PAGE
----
When machines of peace are used as weapons of war, does the creator bear responsibility?
That’s the question underpinning The Wind Rises, the first film from master filmmaker Hayao Miyazaki since 2008’s Ponyo.
Unlike Ponyo, this is definitely not a kids’ film. The Wind Rises is Miyazaki’s most mature, thoughtful work since 1992’s Porco Rosso, another film that incidentally (or not so incidentally) revolves around airplanes. It’s also, perhaps not so incidentally, one of his best films in years.
The hero of The Wind Rises is Jiro Horikoshi, a real-life historical figure who designed the Mitsubishi A6M Zero fighter pilot (more commonly known as the “Zero”) used by the Japanese air force in World War II.
In Miyazaki’s film, Jiro is introduced as a young man obsessed with airplanes, but who’s unable to fly them due to his poor eyesight. One day, he has a dream in which he meets his hero, the Italian aeronautical engineer Giovanni Caproni, who encourages the young Japanese boy to design planes.
Fast-forward a decade, and we find Jiro working at Mitsubishi’s plant in Nagoya, an obvious prodigy whose designs are head and shoulders above his peers’. He’s living his dream, but there are occasional signs, both in conversations with those around him and his own nightmares, that point to Jiro’s work eventually being used for a terrible purpose.
Jiro is portrayed with a kind of naiveté: seemingly oblivious to anything around him that doesn’t involve airplanes, he finds design ideas wherever he looks, such as in the perfect curvature of the bones of the fish he’s eating for lunch.
To help portray this unique personality, Miyazaki made the unique decision to cast as Jiro not a professional voice actor, but longtime friend Evangelion director Hideaki Anno.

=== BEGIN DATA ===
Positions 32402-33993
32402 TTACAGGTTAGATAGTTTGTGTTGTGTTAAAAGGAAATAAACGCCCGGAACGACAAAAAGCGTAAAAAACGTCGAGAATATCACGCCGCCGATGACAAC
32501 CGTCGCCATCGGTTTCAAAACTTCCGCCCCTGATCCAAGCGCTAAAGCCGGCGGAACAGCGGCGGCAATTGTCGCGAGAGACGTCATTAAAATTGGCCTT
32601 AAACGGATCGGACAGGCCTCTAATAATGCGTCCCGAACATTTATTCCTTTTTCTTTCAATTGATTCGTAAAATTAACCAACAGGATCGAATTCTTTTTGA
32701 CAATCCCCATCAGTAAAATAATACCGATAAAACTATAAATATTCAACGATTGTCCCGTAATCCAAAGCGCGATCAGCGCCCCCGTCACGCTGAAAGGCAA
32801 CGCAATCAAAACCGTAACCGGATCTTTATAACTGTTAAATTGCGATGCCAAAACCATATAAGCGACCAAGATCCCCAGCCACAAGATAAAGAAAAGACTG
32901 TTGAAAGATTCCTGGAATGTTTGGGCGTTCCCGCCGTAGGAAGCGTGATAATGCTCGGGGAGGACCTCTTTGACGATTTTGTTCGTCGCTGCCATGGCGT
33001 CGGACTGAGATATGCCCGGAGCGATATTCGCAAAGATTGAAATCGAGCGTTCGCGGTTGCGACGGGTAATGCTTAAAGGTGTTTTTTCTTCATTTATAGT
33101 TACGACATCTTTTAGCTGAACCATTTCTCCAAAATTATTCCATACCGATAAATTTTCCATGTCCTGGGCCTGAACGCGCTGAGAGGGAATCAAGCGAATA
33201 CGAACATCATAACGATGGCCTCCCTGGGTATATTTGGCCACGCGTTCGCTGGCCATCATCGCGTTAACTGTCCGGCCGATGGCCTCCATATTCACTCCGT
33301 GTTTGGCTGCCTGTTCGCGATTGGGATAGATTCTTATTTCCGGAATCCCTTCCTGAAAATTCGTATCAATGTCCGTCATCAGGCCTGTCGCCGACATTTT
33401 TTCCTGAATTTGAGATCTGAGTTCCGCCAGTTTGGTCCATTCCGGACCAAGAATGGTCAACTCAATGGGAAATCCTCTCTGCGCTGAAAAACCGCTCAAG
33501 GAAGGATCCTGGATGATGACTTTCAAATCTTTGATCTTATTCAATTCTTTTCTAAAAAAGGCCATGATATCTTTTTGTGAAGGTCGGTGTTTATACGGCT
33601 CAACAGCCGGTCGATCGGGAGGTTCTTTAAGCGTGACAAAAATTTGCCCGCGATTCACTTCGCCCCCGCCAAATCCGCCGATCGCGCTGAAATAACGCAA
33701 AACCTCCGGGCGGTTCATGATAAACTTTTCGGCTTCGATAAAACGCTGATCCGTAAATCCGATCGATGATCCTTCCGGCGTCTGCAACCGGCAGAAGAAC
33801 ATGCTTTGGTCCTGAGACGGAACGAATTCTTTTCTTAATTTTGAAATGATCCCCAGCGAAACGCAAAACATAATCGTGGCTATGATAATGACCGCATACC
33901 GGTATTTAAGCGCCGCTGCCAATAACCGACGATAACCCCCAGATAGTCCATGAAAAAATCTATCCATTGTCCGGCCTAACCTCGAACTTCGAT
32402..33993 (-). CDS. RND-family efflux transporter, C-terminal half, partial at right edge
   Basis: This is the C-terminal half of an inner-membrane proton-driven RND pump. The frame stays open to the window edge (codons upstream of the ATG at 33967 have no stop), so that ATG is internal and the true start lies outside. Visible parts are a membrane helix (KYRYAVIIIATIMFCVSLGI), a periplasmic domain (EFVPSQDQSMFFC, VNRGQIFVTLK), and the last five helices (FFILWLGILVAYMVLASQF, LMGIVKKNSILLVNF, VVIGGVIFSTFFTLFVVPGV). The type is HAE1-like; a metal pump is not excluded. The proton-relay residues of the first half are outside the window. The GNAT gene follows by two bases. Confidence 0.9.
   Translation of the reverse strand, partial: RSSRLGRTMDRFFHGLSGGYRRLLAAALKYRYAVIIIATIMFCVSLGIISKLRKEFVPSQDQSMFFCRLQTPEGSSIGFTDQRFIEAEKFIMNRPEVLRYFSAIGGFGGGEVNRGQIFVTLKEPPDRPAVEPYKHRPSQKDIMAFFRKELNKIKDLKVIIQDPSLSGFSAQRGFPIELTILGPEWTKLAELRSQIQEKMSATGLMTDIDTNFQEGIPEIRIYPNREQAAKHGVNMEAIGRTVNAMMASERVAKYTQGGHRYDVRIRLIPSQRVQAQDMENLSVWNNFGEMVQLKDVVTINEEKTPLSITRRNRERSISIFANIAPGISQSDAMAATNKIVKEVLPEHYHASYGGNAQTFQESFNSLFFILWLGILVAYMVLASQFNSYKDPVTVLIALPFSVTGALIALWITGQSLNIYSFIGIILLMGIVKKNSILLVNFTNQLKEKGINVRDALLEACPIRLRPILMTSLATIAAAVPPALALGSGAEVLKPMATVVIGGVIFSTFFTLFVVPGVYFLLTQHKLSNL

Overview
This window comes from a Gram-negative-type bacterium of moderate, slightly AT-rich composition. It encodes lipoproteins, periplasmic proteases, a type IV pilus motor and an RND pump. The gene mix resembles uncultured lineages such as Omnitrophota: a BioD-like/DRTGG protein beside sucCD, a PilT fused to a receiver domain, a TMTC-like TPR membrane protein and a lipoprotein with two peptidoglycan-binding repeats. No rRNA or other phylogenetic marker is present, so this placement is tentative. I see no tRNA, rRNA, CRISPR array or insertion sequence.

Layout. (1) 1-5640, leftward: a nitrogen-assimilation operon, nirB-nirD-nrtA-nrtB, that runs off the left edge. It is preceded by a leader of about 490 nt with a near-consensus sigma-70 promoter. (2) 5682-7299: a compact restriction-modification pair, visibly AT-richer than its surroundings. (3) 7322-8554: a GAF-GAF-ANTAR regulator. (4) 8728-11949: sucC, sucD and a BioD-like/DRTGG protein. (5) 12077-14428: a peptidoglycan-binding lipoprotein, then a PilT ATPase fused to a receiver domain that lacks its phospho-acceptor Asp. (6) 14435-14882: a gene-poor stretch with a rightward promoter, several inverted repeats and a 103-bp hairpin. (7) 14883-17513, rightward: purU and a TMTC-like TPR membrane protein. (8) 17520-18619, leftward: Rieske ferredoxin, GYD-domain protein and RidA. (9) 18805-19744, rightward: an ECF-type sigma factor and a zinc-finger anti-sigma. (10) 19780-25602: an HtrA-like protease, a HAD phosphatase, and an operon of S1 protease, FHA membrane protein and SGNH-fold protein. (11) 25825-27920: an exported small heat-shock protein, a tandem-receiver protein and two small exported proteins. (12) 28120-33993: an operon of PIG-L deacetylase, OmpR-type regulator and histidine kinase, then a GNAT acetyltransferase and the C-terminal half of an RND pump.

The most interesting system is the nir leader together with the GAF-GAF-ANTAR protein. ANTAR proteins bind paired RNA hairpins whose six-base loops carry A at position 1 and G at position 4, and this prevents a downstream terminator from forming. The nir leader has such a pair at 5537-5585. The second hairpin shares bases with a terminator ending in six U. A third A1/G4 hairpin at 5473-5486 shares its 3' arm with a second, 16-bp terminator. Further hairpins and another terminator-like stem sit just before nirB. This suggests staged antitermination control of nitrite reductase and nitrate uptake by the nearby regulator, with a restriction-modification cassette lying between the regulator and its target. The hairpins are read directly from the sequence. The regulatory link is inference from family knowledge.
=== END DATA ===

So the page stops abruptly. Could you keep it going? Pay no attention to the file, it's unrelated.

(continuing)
It’s a bit of a shock when Anno’s voice first appears: he’s so clearly not a voice actor, it’s jarring to hear him perform alongside more standard-sounding voice types. But it’s ultimately an ingenious bit of casting: Jiro sounds, appropriately, like he’s a bit different from everyone else.
The real life of Jiro Horikoshi was only half of the inspiration for the film, the other half a 1937 novella that also gives the film its name. It’s the story of two lovers torn apart by the woman’s onset of tuberculosis. In the film, the young woman, who’s name is Naoko, is the one thing able to tear Jiro away from his drafting table. The romance adds humanity and depth to the film, and helps counterbalance the main narrative.
As much a biography of a single man, The Wind Rises, which plays out over several decades, is a portrait of Japan from the early 1910s to the lead-up to the war with China, and eventually, the U.S. Jiro is swept up in historical events, like the Great Kanto Earthquake of 1923, which may be one of the more chilling scenes Miyazaki has ever put to film.
But it’s clear Miyazaki also has a lot of fondness for the pre-war era of Japanese history, when men wore hats as a rule, locomotives were powered by steam, and great cities like Tokyo and Nagoya were still traversable by river. And, of course, there are the airplanes. It’s a beautifully animated film; nothing less than we expect from Ghibli at their best. Same goes for the excellent Joe Hisaishi score, which has a very European feel.
Miyazaki films will always bear the weight of expectation, and it’s impossible not to compare his current work with his classics. But The Wind Rises fares well under even under those lofty expectations, and is well worth the wait.